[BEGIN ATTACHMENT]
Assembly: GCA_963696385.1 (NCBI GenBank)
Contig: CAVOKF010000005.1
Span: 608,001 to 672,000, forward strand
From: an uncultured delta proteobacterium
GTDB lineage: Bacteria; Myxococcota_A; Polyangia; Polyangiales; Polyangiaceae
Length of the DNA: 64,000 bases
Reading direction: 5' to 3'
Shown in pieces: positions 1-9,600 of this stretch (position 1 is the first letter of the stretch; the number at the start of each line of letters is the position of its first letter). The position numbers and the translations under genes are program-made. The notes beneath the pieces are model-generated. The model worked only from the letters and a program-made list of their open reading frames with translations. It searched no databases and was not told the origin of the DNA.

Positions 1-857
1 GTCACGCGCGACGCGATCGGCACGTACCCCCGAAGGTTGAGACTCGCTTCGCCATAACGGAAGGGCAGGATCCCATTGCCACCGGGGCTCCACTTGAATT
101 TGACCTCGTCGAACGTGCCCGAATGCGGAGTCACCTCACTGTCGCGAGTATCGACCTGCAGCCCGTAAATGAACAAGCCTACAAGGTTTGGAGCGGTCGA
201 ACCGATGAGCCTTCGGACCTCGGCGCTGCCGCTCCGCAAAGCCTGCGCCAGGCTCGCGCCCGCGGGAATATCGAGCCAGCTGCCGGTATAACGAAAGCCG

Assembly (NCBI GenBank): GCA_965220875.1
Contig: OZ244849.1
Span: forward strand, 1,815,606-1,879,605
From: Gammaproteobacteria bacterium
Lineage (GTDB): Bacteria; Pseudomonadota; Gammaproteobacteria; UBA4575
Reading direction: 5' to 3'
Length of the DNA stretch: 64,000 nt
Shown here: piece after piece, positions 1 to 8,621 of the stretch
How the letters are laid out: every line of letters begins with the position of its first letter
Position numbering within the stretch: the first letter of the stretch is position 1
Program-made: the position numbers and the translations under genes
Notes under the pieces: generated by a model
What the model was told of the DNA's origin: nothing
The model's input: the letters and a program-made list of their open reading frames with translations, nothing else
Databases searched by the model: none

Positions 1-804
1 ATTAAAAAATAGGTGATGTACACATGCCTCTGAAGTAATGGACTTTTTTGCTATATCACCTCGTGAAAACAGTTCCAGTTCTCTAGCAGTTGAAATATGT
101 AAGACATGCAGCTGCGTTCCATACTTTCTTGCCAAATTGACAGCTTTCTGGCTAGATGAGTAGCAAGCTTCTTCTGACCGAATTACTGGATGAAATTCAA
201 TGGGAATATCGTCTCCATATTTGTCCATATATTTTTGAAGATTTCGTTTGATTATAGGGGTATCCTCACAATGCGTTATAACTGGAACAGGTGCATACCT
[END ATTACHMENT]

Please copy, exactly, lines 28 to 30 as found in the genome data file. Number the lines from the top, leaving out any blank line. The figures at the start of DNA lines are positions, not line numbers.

Positions 1-804
1 ATTAAAAAATAGGTGATGTACACATGCCTCTGAAGTAATGGACTTTTTTGCTATATCACCTCGTGAAAACAGTTCCAGTTCTCTAGCAGTTGAAATATGT
101 AAGACATGCAGCTGCGTTCCATACTTTCTTGCCAAATTGACAGCTTTCTGGCTAGATGAGTAGCAAGCTTCTTCTGACCGAATTACTGGATGAAATTCAA